The first is the ‘SNP threat’. As discussed above, we currently find little robust evidence that attitudes towards the SNP and expectations about a hung parliament resulted in gains for the Conservatives from Ukip or in vote losses for Labour from former Lib Dems.

The second red herring is Labour’s left–right position – that is, the question of whether Labour was either overly or insufficiently left-wing.30 Generally, our data shows that people were more likely to vote Labour in 2015 when they thought the party was more left-wing, and less likely to vote Labour when they thought it was centrist.

This suggests there is very little to the argument that Labour was too left-wing to attract voters. At the same time there is not much to support the argument that Labour was not left-wing enough. There was very little difference in the likelihood of voting Labour between someone who thought Labour sat at the left-most end of the scale (0) and someone who saw it as just left of centre (4) – it is only when people saw Labour as sitting to the right of this point that support really drops off.


Moving public opinion to the left

24.09.2015 18:32

The most Mr. Corbyn and anyone who supports him can hope for is that the Labour Party is reclaimed from the disgusting middle class New Labour mob who have infected it. The Labour Party is a working class organisation created by us to represent working class interests within parliament. Like so many of our immediate interests it has been hijacked and sold back to us for a price. Now there is an opportunity for those who believe in the Party to move it back to a positive and progressive position that reflects the real views of working class people everywhere.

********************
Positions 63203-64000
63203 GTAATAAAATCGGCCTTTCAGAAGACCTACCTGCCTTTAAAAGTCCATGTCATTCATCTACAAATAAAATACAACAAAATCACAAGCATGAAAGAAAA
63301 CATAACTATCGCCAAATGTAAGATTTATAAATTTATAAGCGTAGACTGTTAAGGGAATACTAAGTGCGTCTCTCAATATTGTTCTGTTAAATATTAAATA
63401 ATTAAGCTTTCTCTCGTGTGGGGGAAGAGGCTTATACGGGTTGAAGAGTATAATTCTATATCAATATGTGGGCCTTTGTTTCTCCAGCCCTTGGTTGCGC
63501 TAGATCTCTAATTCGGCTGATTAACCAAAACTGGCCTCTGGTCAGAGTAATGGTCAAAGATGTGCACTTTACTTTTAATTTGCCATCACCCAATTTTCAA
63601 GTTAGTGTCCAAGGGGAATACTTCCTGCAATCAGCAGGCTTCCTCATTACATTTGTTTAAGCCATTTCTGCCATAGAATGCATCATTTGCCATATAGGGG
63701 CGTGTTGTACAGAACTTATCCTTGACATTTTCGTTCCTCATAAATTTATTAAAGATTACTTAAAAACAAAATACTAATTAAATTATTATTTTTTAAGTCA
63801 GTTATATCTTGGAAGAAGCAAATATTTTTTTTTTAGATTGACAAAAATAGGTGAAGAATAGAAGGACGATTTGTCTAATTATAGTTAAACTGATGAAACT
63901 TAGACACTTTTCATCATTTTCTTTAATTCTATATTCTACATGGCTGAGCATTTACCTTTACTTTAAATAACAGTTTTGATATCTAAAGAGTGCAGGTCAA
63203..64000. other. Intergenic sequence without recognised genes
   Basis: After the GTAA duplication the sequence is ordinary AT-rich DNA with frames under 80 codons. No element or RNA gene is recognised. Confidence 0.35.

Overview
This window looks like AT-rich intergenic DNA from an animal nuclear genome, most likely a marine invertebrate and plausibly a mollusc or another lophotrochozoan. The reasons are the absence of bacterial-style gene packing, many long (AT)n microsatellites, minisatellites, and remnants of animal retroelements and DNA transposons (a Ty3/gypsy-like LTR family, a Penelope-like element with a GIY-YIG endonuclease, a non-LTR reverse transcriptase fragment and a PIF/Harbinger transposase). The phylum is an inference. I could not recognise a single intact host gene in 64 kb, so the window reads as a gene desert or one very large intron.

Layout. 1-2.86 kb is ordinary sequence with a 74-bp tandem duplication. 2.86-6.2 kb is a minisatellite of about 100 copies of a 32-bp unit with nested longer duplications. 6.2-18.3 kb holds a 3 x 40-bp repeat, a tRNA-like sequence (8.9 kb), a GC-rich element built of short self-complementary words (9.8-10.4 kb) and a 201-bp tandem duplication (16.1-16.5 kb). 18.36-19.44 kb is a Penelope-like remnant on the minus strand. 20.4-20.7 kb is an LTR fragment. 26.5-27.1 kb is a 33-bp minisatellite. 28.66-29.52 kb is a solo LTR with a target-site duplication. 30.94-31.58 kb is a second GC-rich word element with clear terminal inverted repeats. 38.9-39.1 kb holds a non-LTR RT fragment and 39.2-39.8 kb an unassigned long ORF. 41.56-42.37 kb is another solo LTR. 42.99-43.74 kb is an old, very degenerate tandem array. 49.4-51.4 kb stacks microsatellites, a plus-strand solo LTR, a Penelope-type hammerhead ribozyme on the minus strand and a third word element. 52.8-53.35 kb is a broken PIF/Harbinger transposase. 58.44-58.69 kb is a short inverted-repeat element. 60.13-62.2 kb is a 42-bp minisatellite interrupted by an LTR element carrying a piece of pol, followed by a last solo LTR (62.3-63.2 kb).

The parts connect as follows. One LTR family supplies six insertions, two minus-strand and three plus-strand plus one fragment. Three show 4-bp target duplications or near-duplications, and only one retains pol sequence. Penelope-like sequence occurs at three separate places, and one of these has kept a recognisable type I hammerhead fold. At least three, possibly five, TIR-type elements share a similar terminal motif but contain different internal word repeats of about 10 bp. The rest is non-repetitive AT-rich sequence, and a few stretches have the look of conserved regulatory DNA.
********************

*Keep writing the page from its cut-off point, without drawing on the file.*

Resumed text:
For BAMN we feel our work supporting this is done. Now is the time to explain and support working class interests that reach far beyond any existing state or capitalist institution..


Ask the question

01.10.2015 09:36

Why were so many Tories keen to see Corbyn elected ?

Why did so many Tories join the party and then vote for Corbyn ?

Why are the Tories in Parliment so pleased to see Corbyn as leader ?

Why did the Tory benches all cheer loudly when Corbyn took his seat on the front bench and why did so many Labour MPs look glum at the same time ?


The tories did nothing of the sort Lenny

04.10.2015 17:12

Most tories are too old to even know what day it is.

Working class people came back to guide the the Labour Party.

They're not they're more concerned about who will be their new leader.

They didn't Lenny that was just what you wanted to see.

Lenn as in Benn


05.10.2015 06:03

Thanks for posting this. Listening with interest, as someone who campaigned for Labour up to and including 1992, but put political energies elsewhere since. Now trying to assess meaning of recent events and where now, after voting JC as union affiliate.


Age shall not weary them

21.11.2015 17:23

"Most tories are too old to even know what day it is."

Cameron 49, Corbyn 66.